In rejecting the Swiss pharmaceutical giant Novartis’s patent for its blockbuster cancer drug Glivec, India’s Supreme Court has rudely shaken up the complicated debate over innovation. At one level it is a conscientious vote against corporate greed but at another it is fraught with possibilities of slowing down innovation.
The court ruled that Novartis could not claim incremental changes in their original patent to be newly patentable innovations. Pharma companies are known to slightly tweak their original innovations and claim new patents in order to prevent some of their biggest selling drugs from falling into the realm of generic drugs. The Indian ruling has huge implications for access to patented drugs which are so prohibitively priced that many poor people around the world are forced to choose a slow death over buying medicines.
India is the world’s leading generics producer from which millions of poor patients from around the world source their medicines because they are affordable. This is a nearly impossible debate for pharmaceutical companies to win because of its strong emotional and humanitarian dimensions. The basic argument of drug companies is that it is unfair that they have to spend billions of dollars in creating new medicines which can be copied by others because of deliberately lax patent laws and enforcement in developing countries. There is some validity to that argument but, unlike many other areas of innovation and intellectual property rights, medicines are so fundamental to human survival that perhaps it is time to have a different global regime for them.
It is now becoming known that the oft-cited claim that every new drug costs a billion dollars in research and development is highly exaggerated. Somehow the figure of a billion dollars has become the received wisdom. Now there are many who say that it costs way less to develop new drugs. We have to accept that it costs pharmaceutical companies substantial amounts to develop new drugs and they are entitled to recoup those costs by pricing the eventual products relatively high. The question is how high, for how long and how much it really costs. Also, patent offices around the world must closely examine whether, motivated entirely by their bottom lines, these drug makers deliberately try to pass off incremental improvements as entirely new innovation.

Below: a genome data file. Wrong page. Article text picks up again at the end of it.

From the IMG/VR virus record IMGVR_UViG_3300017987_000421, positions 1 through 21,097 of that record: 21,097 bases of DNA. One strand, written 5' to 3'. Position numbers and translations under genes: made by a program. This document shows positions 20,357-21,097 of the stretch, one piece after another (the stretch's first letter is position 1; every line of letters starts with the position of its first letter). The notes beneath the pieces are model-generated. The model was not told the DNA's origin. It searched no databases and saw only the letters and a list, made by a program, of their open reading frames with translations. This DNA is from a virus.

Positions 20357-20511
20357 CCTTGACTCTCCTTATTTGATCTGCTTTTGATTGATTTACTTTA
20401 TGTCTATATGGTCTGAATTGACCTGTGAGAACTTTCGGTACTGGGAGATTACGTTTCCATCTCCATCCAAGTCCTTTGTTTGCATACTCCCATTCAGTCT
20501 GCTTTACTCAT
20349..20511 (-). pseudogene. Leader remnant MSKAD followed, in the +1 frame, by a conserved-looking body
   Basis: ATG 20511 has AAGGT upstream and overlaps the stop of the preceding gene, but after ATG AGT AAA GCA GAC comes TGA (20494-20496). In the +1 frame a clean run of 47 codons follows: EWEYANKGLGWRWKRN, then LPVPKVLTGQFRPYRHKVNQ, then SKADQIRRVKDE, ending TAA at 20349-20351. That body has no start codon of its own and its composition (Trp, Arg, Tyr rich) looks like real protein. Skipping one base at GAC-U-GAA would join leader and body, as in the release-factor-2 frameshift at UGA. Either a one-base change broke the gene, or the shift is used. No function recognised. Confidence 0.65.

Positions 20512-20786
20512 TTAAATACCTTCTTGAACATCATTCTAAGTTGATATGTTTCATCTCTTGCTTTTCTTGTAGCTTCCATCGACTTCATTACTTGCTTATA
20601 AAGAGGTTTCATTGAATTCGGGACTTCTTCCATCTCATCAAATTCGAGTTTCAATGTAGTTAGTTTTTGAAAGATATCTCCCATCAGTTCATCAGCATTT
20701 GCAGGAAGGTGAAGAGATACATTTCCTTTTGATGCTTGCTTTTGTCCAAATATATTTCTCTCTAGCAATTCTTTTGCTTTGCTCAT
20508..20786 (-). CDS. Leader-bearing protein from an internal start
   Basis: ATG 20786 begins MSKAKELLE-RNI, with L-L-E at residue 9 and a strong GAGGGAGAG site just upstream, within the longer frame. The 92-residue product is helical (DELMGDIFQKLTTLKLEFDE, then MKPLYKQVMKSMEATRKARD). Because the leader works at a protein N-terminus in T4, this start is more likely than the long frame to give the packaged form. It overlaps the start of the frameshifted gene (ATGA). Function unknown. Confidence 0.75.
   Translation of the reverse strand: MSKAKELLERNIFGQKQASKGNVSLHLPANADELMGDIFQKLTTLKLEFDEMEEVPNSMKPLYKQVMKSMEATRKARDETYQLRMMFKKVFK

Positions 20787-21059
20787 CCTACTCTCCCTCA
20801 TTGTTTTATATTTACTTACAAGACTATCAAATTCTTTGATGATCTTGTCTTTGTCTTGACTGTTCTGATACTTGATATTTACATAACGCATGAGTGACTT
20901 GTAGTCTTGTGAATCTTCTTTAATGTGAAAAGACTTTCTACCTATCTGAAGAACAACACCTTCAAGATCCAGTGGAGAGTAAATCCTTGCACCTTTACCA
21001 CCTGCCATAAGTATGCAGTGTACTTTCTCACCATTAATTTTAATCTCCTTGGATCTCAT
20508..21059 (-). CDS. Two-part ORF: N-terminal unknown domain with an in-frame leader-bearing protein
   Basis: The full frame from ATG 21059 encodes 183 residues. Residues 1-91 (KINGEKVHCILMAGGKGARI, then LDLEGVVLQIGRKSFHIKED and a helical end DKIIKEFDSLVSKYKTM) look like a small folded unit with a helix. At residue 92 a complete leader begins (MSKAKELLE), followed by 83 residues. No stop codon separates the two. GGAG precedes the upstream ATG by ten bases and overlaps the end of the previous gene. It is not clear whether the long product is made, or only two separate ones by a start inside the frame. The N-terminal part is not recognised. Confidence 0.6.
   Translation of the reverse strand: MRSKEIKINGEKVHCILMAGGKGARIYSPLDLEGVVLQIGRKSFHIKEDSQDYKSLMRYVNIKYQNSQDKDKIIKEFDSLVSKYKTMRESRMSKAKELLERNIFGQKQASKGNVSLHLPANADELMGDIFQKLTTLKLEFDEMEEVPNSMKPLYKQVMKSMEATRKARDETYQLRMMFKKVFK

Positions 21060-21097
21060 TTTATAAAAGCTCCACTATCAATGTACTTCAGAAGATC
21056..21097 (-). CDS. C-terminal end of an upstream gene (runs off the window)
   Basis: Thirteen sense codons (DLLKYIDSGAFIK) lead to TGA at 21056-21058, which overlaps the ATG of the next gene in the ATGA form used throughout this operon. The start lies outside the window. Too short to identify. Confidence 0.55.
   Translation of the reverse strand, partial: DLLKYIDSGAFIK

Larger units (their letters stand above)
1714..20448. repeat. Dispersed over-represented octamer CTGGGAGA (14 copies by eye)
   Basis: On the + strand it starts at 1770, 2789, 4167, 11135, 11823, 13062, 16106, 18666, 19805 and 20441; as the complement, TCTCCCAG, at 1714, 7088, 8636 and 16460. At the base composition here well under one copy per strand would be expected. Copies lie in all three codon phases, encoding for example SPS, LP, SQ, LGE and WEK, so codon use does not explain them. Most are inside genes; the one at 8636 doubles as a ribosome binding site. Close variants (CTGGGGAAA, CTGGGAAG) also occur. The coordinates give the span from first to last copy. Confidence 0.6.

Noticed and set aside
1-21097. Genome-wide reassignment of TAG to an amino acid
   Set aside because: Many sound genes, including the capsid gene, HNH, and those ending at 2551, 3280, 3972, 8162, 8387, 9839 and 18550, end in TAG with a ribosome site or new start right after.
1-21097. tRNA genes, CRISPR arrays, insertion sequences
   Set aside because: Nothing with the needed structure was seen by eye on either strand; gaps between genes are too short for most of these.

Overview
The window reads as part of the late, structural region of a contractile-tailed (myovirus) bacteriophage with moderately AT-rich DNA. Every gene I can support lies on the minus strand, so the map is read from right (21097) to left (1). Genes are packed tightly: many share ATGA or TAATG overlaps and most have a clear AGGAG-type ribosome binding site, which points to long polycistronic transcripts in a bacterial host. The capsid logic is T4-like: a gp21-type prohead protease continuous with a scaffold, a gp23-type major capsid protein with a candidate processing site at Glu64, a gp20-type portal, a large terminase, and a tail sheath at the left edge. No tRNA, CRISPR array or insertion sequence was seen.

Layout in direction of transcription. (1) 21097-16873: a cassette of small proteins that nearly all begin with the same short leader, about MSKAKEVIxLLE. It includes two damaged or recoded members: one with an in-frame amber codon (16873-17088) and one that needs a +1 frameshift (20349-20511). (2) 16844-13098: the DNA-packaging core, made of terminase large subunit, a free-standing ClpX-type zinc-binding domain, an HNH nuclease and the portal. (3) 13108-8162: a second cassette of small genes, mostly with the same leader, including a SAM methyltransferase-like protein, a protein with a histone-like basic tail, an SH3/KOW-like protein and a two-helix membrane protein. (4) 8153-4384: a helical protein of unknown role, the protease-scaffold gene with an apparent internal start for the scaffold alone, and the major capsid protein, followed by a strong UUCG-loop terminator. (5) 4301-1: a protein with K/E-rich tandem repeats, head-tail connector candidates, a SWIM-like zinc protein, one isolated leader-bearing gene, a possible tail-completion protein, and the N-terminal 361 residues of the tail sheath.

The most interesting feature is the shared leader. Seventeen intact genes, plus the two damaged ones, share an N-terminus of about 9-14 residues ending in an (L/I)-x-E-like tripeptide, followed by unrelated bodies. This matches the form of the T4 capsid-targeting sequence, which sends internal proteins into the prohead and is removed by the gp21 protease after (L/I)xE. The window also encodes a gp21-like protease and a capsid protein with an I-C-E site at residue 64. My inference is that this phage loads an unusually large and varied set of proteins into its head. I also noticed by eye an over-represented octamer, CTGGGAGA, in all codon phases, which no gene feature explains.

Perhaps one way to control the insane pricing of some of the drugs is to drastically shorten the patent protection span. Another way could be to have a differentiated pricing structure based on income levels of patients. However, the ideal way is to keep drug development and manufacture outside strict confines of corporate bottom lines. We do want to reward innovators but not so much as to make their innovations outside the reach of a vast majority of people.
Drugs, unlike many other forms of innovation, are a unique case because they are about the very survival of people. Imagine someone living in dehumanizing poverty in Africa or Asia. It is bad enough to be poor but that is made worse by a disease such as chronic leukemia, which Glivec treats. Then you discover that even though a drug which can treat the disease exists, it is so expensive that it would take someone at that level of poverty an entire lifetime to pay for one year’s supply, if even that. Drug patenting and pricing must be treated as a global humanitarian issue and must be freed from the clutches of the powerful drug lobbies. It is indecent for humanity as a whole to let everything be dictated entirely by the market. No one reasonable will make a case in favor of distributing medicines free of cost other than in exceptional circumstances. But there is a strong case to be made in favor of a pricing structure that brings medicines within the reach of everyone.
We cannot claim to be a civilized society and simultaneously pricing a great majority of its members out of something as essential as good health.